Indianapolis has selected a private company to handle its parking-meter operations, officials announced Friday morning.
The city has agreed to enter into a 50-year lease agreement with Dallas-based Affiliated Computer Services Inc., according
to city officials. Under terms, the city will receive $35 million upfront and a share of revenue, which is expected to increase
during the span of the agreement from 20 percent to 50 percent.
The contract is expected to generate more than $400 million for the city over the life of the 50-year deal. It also should
result in the creation of 200 jobs, the city said.
ACS plans to spend up to $10 million to replace the city’s antiquated coin meters with newer models that will accept
credit cards. As a result, hourly parking rates are expected to rise from 75 cents to as much as $1.50 in Broad Ripple and
some busy downtown areas.
A long-term lease deal and the additional revenue generated by higher fees would help the city repair streets, sidewalks
and alleys in those areas. The mayor said the $35 million from ACS will be used in part to pay for a new parking garage in
Broad Ripple. The city is already scouting locations and hope to announce details in the near future.
Besides higher meter rates, metered hours would extend to 9 p.m. in busier downtown areas and to 8 p.m. in quieter parts.
In Broad Ripple, hours would stretch to 11 p.m.
Most metered parking in the city now runs until 6 p.m., with a two-hour limit.
One of the goals of the proposal is to spur turnover at the most valuable parking spots in downtown and Broad Ripple, which
would boost economic development and potentially generate more customers for businesses.
The hourly meter rate of 75 cents has not increased since 1975.
New rates would not take effect until later this year or early next year, depending on when the City-County Council approves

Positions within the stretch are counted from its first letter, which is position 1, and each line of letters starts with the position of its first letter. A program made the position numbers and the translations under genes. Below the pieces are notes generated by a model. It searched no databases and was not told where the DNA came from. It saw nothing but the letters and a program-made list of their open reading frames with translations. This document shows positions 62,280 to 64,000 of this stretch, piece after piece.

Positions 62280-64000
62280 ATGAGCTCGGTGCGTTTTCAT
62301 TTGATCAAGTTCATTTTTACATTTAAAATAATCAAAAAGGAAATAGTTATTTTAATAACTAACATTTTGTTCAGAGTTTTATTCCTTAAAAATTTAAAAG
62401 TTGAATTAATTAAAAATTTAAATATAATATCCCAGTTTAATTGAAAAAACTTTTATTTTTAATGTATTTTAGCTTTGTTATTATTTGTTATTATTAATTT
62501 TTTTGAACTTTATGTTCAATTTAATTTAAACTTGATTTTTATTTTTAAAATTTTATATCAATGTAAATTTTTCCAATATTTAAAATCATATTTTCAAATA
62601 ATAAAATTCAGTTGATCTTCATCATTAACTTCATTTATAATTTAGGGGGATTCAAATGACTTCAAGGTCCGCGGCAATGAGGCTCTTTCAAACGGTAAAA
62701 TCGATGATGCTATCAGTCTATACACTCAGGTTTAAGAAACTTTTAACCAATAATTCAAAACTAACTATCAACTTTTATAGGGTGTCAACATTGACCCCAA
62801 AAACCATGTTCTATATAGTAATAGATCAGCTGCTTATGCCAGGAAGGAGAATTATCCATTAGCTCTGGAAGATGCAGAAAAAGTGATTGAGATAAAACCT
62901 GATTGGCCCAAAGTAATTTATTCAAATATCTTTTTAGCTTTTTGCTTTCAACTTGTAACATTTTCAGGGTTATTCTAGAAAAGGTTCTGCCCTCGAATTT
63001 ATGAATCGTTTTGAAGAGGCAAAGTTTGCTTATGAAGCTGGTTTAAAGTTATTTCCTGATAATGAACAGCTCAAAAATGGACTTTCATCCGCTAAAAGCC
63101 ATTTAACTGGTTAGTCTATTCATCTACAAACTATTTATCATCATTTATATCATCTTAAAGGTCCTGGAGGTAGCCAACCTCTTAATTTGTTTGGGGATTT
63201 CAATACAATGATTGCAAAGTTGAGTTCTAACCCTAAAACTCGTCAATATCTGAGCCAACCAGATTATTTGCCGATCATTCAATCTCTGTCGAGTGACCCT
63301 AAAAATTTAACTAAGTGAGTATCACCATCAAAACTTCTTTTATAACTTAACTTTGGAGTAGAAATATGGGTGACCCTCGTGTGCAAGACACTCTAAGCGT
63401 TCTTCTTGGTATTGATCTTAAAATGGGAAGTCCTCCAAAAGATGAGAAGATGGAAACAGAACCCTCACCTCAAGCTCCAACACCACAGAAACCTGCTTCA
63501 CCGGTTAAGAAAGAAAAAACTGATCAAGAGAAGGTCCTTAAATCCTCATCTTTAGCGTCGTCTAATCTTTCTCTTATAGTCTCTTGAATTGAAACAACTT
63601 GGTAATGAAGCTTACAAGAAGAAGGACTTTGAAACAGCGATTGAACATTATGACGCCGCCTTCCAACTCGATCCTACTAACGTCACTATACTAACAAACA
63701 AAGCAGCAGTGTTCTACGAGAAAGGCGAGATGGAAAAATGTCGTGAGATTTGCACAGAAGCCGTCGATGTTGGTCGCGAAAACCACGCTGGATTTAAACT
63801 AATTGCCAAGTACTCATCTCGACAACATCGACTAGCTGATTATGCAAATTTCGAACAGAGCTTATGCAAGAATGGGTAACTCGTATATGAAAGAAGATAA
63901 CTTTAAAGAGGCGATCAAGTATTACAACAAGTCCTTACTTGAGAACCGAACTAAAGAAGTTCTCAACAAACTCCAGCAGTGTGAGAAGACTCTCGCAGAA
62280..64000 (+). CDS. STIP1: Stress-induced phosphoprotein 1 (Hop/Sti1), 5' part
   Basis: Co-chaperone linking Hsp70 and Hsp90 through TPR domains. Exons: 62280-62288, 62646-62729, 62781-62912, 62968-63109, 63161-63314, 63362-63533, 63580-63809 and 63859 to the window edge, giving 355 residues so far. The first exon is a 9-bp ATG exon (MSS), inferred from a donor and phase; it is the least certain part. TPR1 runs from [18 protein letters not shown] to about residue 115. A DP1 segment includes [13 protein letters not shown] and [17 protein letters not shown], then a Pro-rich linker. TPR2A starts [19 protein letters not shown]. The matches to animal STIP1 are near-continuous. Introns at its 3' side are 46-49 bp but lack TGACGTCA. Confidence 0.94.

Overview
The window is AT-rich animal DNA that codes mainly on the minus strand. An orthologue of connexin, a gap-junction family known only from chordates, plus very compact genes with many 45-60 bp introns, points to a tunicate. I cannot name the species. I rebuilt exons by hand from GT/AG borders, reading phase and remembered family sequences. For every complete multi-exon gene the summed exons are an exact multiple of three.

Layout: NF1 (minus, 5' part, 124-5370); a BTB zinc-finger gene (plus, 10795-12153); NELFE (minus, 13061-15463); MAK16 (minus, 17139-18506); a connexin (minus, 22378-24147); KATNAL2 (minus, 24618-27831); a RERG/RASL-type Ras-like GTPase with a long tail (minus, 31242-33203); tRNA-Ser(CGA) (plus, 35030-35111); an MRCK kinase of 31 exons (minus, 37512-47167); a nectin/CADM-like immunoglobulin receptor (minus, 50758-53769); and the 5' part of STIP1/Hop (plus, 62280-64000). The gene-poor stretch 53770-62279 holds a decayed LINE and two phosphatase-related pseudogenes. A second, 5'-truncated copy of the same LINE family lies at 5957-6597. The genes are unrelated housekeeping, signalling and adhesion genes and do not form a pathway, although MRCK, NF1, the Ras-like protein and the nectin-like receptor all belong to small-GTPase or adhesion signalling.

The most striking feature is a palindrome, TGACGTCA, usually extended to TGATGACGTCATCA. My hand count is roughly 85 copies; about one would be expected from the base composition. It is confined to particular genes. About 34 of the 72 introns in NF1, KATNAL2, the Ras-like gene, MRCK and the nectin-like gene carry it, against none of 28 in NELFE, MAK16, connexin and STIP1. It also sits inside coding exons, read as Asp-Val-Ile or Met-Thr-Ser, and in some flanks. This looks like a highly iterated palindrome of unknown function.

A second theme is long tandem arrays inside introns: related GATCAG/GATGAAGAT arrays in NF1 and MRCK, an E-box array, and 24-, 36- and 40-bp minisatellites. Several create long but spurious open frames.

a manager. The City-County Council could consider the recommendation at its next meeting on Monday.
The deal with ACS so far only involves parking meters. The city is still negotiating a 10-year deal, also led by ACS, to
operate all the city and CIB parking garages and surface lots, with the exception of the Circle Centre garages.
The city’s formal request for qualifications, issued in February, asked for proposals to oversee all 3,600 metered
parking spaces; two city parking garages; two state-owned parking garages and one surface lot; three downtown garages now
managed by Indianapolis-based Simon Property Group; planned surface and garage parking at the new Wishard Memorial Hospital;
and three surface lots and one garage now operated by Marion County’s Capital Improvement Board.
Under the hybrid parking management system, locally based Denison Parking handles meter enforcement while city employees
are responsible for meter maintenance and coin collection. The parking team also includes Indianapolis-based Evens Time Inc.
Under the city’s proposal with ACS, Denison will continue to oversee enforcement.
As IBJ reported earlier this year, Indianapolis received 16 responses to its privatization
plan and narrowed the number down to seven.
City leaders undoubtedly hope their deal produces better results than a high-profile state contract involving ACS. The firm
was one of 10 companies that won a $1 billion, IBM-led contract with the state to privatize Indiana Family & Social Services
claims processing. Gov. Daniels ultimately canceled the agreement in October after numerous problems, and FSSA and IBM each
have filed lawsuits against the other in Marion County over the cancellation.